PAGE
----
If diplomacy is a dance, then Romania just found its dance card full. Shortly after accepting Washington’s invitation to join the missile defence shield quadrille, Bucharest is now being courted by Moscow to be taken for a South Stream spin.
At the start of his first term as president of Romania, Traian Basescu said that his foreign policies would be aimed at building what he called a „Washington-London-Bucharest axis”, which resulted in Romania quickly agreeing to deploy troops in Afghanistan and Iraq, as well as to host US military personnel.
That policy line appeared to be reinforced on February 4, when Basescu said that the country’s supreme defence council, which he chairs, had agreed to the country taking part in US president Barack Obama’s revised plan for a missile defence shield system.
Two weeks later, however, Romania also gave the first indication that it could be willing to participate in Russia’s South Stream gas pipeline project. The invitation was officially made by Alexander Medvedev, the deputy chairperson of Gazprom’s management board and chief executive of Gazprom Export, the export arm of the Russian giant, during a visit to Bucharest on February 17.
After the meeting, Romania’s economy minister Adriean Videanu was moderately optimistic about the talks on the issue, set to continue in March, but did not make any commitments. In the meantime, Romania provided Gazprom with the data needed to carry out a feasibility study.
„Romania will analyse with interest any initiative that contributes to the energy security of Romania and the European Union,” he said in a statement. „In March, a delegation of Gazprom experts will arrive in Bucharest for detailed talks. Depending on the new data that we receive, we will make our position known.”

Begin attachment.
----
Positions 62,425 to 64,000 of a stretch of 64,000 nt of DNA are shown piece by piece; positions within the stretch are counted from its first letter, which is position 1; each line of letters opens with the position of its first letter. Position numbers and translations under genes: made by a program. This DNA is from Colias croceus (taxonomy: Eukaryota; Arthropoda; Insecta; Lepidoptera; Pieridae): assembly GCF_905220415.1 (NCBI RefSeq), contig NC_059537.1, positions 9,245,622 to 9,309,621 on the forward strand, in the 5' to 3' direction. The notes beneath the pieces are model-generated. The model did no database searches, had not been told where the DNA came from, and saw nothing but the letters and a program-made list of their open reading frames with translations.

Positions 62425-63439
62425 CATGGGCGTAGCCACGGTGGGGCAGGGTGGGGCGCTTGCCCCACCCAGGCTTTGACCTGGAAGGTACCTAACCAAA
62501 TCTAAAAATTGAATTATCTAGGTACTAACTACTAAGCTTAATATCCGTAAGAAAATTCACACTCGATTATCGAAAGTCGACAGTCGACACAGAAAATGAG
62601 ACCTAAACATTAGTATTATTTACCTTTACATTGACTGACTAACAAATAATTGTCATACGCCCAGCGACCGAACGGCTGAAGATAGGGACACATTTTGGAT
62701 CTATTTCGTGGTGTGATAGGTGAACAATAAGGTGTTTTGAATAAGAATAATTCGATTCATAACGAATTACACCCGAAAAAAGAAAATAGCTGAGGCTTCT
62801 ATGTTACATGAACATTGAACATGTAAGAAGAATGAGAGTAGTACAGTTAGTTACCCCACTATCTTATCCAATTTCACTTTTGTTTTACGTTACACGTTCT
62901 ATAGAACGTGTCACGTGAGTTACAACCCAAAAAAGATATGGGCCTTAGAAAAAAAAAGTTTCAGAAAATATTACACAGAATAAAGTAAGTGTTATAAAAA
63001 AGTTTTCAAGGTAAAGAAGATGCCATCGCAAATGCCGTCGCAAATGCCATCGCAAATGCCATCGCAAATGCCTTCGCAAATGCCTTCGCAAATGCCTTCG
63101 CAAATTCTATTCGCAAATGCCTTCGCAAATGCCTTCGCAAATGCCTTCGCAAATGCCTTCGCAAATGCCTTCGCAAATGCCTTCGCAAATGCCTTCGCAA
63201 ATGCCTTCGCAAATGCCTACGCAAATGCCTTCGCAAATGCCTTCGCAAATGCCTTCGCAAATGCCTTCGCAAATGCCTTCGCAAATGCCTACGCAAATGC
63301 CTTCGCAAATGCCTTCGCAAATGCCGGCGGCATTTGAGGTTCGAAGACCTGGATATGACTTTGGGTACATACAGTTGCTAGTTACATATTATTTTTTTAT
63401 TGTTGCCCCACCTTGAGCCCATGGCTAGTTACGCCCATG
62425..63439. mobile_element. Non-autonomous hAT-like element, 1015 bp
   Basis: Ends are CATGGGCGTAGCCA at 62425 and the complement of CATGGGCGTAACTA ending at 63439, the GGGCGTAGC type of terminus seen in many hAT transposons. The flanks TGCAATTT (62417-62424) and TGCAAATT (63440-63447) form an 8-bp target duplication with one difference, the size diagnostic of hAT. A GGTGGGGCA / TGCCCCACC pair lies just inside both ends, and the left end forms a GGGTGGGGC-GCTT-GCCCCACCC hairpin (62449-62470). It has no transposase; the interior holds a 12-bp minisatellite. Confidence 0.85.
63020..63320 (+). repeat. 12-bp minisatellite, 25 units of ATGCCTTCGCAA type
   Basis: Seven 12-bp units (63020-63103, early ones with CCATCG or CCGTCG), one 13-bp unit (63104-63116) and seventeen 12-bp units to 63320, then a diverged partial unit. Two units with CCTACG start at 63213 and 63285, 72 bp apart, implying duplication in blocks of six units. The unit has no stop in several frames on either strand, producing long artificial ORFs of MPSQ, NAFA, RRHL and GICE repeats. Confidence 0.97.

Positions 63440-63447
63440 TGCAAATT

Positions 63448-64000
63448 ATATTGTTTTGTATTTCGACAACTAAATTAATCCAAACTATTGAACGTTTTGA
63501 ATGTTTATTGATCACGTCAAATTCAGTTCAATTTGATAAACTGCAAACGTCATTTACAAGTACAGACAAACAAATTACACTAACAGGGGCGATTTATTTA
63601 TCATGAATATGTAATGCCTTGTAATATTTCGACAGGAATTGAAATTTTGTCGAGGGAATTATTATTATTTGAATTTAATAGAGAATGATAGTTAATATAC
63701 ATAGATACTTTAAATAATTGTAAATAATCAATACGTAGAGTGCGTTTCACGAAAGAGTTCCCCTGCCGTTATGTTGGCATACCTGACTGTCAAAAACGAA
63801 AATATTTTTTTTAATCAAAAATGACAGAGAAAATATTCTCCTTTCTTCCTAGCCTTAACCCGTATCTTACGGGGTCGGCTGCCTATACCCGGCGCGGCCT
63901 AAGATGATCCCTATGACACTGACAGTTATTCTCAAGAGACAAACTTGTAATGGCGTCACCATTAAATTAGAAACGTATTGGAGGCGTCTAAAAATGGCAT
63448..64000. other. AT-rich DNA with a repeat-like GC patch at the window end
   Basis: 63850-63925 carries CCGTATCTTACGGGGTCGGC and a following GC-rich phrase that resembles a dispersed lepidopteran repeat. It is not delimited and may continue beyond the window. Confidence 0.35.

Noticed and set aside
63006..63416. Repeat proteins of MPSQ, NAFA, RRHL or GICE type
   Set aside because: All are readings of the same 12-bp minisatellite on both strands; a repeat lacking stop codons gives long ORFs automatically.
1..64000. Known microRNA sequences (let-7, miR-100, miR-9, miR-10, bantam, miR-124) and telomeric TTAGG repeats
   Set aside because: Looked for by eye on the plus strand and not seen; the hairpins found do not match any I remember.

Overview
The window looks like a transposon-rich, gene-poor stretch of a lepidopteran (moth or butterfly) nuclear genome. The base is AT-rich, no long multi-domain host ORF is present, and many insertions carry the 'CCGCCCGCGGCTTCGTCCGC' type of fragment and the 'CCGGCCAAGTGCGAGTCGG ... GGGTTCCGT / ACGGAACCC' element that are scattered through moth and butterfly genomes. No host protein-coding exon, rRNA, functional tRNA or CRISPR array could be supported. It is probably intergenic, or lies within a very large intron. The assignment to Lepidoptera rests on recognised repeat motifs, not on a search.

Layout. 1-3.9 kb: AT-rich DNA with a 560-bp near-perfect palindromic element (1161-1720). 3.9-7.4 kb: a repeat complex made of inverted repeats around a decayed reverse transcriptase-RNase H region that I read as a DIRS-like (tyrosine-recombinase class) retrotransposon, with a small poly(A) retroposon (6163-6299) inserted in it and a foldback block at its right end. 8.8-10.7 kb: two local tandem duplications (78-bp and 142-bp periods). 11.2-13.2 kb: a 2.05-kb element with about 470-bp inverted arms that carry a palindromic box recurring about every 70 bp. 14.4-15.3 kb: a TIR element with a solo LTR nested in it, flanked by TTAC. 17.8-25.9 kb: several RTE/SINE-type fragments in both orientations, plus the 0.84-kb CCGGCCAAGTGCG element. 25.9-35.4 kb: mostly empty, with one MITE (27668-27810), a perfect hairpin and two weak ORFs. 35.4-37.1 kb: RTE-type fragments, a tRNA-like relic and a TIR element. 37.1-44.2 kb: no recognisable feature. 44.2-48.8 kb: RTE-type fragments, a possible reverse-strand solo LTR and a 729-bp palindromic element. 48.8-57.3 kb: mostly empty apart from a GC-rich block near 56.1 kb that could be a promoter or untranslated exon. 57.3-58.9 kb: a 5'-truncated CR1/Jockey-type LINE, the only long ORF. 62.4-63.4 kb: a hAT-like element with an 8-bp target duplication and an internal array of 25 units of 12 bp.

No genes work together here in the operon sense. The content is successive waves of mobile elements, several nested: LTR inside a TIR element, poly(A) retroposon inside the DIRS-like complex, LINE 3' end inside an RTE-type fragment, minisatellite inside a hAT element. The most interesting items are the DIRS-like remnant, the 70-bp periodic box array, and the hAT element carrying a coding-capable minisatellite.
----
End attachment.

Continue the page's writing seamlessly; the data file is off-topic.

Nevertheless, the very fact of ongoing negotiations is important. Of all the countries that signed the charter of the Nabucco pipeline, Romania was the last to hold out from South Stream, with Bulgaria, Hungary and Turkey brought on board one by one.
Nabucco is backed by the US as an alternative to South Stream, although participants in both consortiums have repeatedly gone out of their way to emphasise that the two pipelines were not direct competitors. With a full capacity of 31 billion cubic metres of gas a year, Nabucco is meant to pump Caspian Sea gas into Europe, lessening some of EU’s dependence on Russian supplies, though not eliminating it entirely.
Construction of Nabucco is expected to start in 2011 and start pumping gas two years later. Its costs are estimated to be much lower than South Stream’s, which targets 2015 as the start of operations, but is uncertain about the final bill for the project.
Gazprom has consistently attempted to undermine Nabucco, branding it a political undertaking and pointing out the rival project’s difficulties in securing gas from potential suppliers. After seeing its gas sales in Europe drop by 11.7 per cent in 2009 and export revenues fall below domestic figures for the first time ever, according to Russian business daily Vedomosti, Gazprom can hardly afford to lose any more ground.

Read the article on Sofia Echo